“ Two years earlier, Guatemalan prosecutors documented a meeting between Hernández and a prominent political operator accused of meddling in the country’s high court appointments during an investigation into alleged influence trafficking.
Her family was also a problem. Hernández’s brother, Henry Hernández Herrera, was arrested for his links to a prominent drug ring known as the Huistas, based in Hernández’s hometown of Santa Ana Huista. He later pled guilty to collaborating with the drug ring and, after being released from prison, was shot dead while playing soccer in Huehuetenango.
Prosecutors also connected Henry Hernández and another brother to a network of companies owned by members of the Huistas in the same province.
In 2021, Hernández’s nephew was extradited to the United States on drug trafficking charges.
She and her UCN colleagues, tarnished by links to the drug trade, needed a new home. They found it in Vamos, the party of President Giammattei, whose reputation lay in tatters following a series of high-profile corruption scandals.
It seemed a good fit. The UCN representatives were already used to voting with Vamos in Congress. Giammattei’s party, deeply unpopular and faced with slim prospects of retaining the presidency, saw an opportunity to retain influence in Congress by recruiting a set of influential UCN regional operators.
The geographical distribution of the seven UCN congressional candidates now running with Vamos spans multiple regions pivotal to the drug trade, including Hernández’s home province of Huehuetenango.
The others include Napoleon Rojas, head of the UCN voting coalition, now running for Congress with Vamos in the Santa Rosa province on the Pacific coast.
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Congressional representatives Jaime Octavio Augusto Lucero (Jalapa), Mynor Estuardo Castillo y Castillo (Jutiapa), Sandra Carolina Orellana Cruz (Zacapa), and José Arnulfo García Barrios (Suchitepéquez) have also joined the UCN-Vamos migration in the hope of retaining a seat in Congress.
Hernández’s son, Erick Geovanni Martínez Hernández, has also migrated from the UCN to Vamos in his bid for Congress re-election (Huehuetenango). Her daughter, Karla Martínez, has also jumped between the two parties but has traded Congress for a shot at a seat on the Central American Parliament (Parlamento Centroamericano – Parlacen).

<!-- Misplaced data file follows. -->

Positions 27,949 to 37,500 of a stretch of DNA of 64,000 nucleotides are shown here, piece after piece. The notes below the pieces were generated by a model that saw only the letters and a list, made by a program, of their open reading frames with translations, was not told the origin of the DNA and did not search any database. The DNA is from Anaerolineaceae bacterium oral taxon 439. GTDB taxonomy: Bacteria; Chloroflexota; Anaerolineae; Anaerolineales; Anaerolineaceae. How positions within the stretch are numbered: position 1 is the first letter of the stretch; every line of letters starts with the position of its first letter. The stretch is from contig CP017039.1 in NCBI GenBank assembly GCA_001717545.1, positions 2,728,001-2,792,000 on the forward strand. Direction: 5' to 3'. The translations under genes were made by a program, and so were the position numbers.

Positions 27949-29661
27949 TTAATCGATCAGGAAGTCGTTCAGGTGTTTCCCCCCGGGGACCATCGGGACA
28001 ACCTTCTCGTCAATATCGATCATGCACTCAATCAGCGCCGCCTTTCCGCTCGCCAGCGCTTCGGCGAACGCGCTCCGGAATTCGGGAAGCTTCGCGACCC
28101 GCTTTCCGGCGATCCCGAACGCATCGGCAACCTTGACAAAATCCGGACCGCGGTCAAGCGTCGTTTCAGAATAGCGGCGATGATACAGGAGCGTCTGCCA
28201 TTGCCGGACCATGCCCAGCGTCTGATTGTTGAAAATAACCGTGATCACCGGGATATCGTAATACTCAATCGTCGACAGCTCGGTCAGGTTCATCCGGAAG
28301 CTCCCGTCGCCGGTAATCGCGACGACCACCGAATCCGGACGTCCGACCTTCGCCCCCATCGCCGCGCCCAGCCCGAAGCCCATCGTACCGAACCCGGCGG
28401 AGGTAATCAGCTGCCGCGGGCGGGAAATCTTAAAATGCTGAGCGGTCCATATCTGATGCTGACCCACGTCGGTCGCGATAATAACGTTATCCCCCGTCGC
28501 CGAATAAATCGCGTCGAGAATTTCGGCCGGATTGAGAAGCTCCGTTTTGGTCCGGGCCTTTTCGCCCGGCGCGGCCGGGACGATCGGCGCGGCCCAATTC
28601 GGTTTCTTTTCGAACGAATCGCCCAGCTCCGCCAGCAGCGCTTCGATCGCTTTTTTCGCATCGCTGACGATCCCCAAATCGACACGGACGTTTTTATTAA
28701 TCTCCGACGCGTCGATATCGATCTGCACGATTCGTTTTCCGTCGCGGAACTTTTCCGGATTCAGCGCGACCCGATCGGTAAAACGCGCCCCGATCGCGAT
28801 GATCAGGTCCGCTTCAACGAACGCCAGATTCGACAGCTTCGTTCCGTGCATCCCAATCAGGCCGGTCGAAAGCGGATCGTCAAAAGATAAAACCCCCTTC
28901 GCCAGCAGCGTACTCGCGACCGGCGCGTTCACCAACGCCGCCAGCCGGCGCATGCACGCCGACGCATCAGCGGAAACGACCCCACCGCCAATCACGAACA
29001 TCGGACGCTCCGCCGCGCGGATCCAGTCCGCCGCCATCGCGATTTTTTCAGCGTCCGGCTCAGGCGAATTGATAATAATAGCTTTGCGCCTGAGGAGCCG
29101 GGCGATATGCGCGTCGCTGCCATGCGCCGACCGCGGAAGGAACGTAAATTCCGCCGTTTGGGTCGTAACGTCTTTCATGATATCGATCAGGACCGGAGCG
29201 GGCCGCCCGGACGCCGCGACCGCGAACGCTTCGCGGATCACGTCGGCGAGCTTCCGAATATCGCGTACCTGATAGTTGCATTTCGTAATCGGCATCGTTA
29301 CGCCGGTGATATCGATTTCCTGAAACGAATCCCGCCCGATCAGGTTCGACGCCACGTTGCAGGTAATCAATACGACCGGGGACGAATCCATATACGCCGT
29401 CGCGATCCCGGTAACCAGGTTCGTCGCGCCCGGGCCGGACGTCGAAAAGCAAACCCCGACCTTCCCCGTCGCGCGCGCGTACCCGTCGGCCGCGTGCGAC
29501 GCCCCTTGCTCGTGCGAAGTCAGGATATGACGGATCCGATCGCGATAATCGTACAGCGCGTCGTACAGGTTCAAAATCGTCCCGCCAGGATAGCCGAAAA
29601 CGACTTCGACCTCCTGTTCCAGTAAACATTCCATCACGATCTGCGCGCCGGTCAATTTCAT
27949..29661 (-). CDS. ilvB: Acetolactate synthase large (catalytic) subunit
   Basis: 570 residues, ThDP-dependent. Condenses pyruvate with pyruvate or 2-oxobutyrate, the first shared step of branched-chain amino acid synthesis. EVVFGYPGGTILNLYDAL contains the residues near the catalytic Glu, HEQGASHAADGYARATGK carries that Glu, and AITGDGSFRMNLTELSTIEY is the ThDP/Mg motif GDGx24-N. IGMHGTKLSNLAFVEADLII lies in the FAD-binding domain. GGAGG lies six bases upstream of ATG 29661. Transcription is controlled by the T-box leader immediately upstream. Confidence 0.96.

The UCN migration did not end with Vamos. All of the party’s remaining congressional representatives found their way to a new party for the elections. Other members and affiliates, some with links to the Huistas, have also looked for an alternative route into power, most conspicuously with the political party Citizen Prosperity (Prosperidad Ciudadana – PC).
A minor force in politics, Citizen Prosperity took the 2023 elections by storm when the party’s presidential candidate, Carlos Pineda, emerged as a surprise favorite mid-campaign. But the party’s hopes evaporated when electoral authorities excluded Pineda and the entire party from the elections on an administrative technicality.
This has created a headache for a set of UCN affiliates and alleged Huistas’ allies that had hoped to cruise into power on the Pineda bandwagon. This includes the family of Freddy Salazar Flores, a UCN Parlacen member who, in 2022, was sanctioned by the United States for “transporting and storing cocaine on behalf of the Huistas.” The sanctions followed an indictment against Salazar lodged by the Justice Department in 2016.
Electoral authorities blocked Salazar’s bid for re-election with Citizen Prosperity, but his mother and wife stepped in to replace him. His wife, Danury Lizeth Samayoa Montejo, is the daughter of alleged Huistas leader Aler Samayoa. Samayoa is wanted by US authorities on drug trafficking charges. Salazar’s sister, Elisa Judith Mejía Salazar de Rozotto, was reportedly married to another Huistas leader as of 2018 and had registered as a PC congressional candidate prior to the party’s exclusion.